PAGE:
Arizona man pleads guilty to illegally selling golden eagle parts

An employee with the Arizona Game and Fish Department of Wildlife Education Adobe Mountain<br /><br /><!-- 1upcrlf2 -->Wildlife Center shows a golden eagle to the public at Celebrate Wildlife Day May 19 at the Grand Canyon Visitor Center. NPS photo/Erin Whittaker

An employee with the Arizona Game and Fish Department of Wildlife Education Adobe Mountain<br /><br /><!-- 1upcrlf2 -->Wildlife Center shows a golden eagle to the public at Celebrate Wildlife Day May 19 at the Grand Canyon Visitor Center. NPS photo/Erin Whittaker

A Tuba City, Ariz., man pleaded guilty in federal court in Phoenix to illegally selling golden eagle and other migratory bird parts, a felony criminal offense.

According to the plea agreement filed in U.S. District Court in Phoenix Dec.12, in January 2008, Patrick Scott, 46, used the Internet to illegally offer to sell a golden eagle fan for $950. An undercover law enforcement officer exchanged emails with Scott and ultimately agreed on a purchase price of $900. In February 2008, a second undercover law enforcement officer went to Scott's house and bought the golden eagle fan by making an initial payment of $550 and later deposited the remainder directly into Scott's bank account in two installments.

Also according to the plea agreement, between July 2007 and February 2009, Scott sold, purchased and/or offered to sell other migratory bird parts, from species including bald eagle, red-tailed hawk, golden eagle, crested caracara, anhinga and rough-legged hawk.

Federal laws and regulations protectGolden eagles and other migratory birds. Under the Migratory Bird Treaty Act, it is unlawful to possess, offer to sell, sell, offer to purchase or purchase any migratory bird or migratory bird part, or any product that consists, or is composed in whole or part, of any such bird or bird part.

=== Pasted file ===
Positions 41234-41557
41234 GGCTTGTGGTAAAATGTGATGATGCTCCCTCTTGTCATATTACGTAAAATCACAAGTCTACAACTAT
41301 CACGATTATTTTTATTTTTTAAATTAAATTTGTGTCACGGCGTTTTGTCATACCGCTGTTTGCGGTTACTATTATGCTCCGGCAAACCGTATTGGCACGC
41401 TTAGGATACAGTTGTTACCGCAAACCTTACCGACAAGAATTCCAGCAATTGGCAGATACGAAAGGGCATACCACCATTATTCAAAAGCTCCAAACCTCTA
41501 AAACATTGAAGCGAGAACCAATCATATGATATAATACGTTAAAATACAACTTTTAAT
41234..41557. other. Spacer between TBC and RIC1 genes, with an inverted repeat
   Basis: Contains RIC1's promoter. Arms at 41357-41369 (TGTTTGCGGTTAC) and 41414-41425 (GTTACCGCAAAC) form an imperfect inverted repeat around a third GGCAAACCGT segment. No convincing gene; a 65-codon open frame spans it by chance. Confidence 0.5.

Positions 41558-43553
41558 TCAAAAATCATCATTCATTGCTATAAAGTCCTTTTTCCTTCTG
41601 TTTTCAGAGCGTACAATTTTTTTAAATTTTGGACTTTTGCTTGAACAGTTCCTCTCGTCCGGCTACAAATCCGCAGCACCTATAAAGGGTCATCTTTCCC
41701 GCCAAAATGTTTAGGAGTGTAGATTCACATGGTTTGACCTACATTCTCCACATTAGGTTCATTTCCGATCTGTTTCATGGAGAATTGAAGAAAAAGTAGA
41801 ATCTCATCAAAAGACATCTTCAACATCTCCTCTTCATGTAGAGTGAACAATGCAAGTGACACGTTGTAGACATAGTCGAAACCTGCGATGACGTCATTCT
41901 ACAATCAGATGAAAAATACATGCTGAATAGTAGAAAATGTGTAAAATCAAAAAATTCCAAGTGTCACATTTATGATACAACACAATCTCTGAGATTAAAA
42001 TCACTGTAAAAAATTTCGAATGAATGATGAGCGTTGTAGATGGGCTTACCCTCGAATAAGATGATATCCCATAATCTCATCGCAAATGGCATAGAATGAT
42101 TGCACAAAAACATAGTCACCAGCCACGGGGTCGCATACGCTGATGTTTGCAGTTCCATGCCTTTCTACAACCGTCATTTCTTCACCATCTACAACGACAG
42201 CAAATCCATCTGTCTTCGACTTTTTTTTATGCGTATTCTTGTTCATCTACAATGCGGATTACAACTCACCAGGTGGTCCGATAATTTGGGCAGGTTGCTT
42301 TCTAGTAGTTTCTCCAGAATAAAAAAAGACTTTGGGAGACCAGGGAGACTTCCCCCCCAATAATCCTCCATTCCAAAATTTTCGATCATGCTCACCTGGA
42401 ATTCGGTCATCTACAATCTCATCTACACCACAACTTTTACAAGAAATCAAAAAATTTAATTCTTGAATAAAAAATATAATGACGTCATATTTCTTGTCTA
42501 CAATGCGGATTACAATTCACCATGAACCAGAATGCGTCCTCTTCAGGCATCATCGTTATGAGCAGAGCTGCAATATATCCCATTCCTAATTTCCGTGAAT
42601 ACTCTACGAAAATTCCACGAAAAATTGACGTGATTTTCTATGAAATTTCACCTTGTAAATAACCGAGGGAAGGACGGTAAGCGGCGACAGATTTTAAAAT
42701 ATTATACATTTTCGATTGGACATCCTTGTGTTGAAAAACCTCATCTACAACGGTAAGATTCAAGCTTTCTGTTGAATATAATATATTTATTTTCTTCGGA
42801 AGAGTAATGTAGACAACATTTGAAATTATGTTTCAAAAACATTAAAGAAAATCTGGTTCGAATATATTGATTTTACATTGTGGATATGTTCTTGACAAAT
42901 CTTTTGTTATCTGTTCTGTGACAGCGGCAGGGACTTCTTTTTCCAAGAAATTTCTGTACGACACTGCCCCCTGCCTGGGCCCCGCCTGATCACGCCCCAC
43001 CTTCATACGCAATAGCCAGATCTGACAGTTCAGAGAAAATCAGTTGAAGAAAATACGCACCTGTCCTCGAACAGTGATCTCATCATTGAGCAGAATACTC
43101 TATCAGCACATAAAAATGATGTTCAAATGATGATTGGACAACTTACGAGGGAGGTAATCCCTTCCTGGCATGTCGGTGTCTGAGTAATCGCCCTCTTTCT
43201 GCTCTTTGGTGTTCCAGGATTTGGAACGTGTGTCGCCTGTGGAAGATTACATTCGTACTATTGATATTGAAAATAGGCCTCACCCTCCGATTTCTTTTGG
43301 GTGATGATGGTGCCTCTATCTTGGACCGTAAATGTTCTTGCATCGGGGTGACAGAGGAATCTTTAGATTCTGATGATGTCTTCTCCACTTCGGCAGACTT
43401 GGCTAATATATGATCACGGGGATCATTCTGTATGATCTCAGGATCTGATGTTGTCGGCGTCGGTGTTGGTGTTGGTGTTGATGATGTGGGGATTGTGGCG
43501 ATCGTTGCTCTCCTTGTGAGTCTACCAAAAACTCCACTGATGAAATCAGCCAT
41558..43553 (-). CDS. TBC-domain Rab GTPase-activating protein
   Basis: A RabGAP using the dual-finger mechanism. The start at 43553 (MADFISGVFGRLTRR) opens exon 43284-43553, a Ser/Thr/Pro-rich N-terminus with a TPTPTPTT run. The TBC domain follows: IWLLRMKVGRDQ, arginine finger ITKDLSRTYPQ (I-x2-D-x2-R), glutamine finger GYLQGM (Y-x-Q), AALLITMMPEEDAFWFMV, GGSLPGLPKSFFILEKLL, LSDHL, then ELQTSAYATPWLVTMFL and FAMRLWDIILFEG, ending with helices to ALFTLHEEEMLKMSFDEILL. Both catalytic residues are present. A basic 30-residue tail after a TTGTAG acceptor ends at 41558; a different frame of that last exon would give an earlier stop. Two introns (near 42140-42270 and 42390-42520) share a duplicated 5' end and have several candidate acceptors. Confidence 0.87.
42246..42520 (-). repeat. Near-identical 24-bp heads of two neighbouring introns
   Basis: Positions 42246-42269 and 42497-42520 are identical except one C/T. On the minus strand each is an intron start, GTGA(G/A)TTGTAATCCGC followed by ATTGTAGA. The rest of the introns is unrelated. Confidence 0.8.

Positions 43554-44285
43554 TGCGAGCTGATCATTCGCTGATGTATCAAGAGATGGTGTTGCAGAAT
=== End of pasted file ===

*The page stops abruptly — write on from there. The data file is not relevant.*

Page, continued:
The objective of these enforcement efforts is to reduce and eliminate the unlawful taking of federally protected birds by prosecuting not only individuals who kill protected birds but also individuals who seek to profit from the commercialization of federally protected birds or their feathers or other parts. This helps to ensure that golden eagle and other bird populations remain healthy and sustainable.

Gloria Tom, director of the Navajo Nation Department of Fish and Wildlife (NNDFW) said NNDFW is committed to protecting raptors, including golden eagles.

"These birds are not only biologically important but are also culturally significant to the Navajo people," said Tom. "Commercializing these birds and their parts is illegal and is detrimental to our eagle populations on the Navajo Nation. The department is committed to fostering our partnership with the U.S. Fish and Wildlife Service to deter wildlife crimes on the Navajo Nation."

Ignacia S. Moreno, assistant attorney general of the Justice Department's Environment and Natural Resources Division, said the Department of Justice will not tolerate the commercial exploitation of federally protected birds, which are important not only as protected species but also as sacred elements of the religious and cultural traditions of many Native Americans.

"This is why the department recently published a policy to clarify that while the possession and use of migratory bird feathers and other bird parts is permissible for religious or cultural purposes by members of federally recognized tribes, it remains illegal to buy, sell, or trade in them for compensation," he said.

The maximum penalties for the unlawful sale of migratory birds include two years of incarceration and a fine of $250,000. U.S. District Court Magistrate Judge Steven P. Logan set Scott's sentencing for Feb. 26, 2013.

The U.S. Fish and Wildlife Service's Office of Law Enforcement conducted the investigation in coordination with the Navajo Nation Department of Fish and Wildlife. The Environmental Crimes Section of the Justice Department's Environment and Natural Resources Division and the U.S. Attorney's Office for the District of Arizona prosecuted the case.

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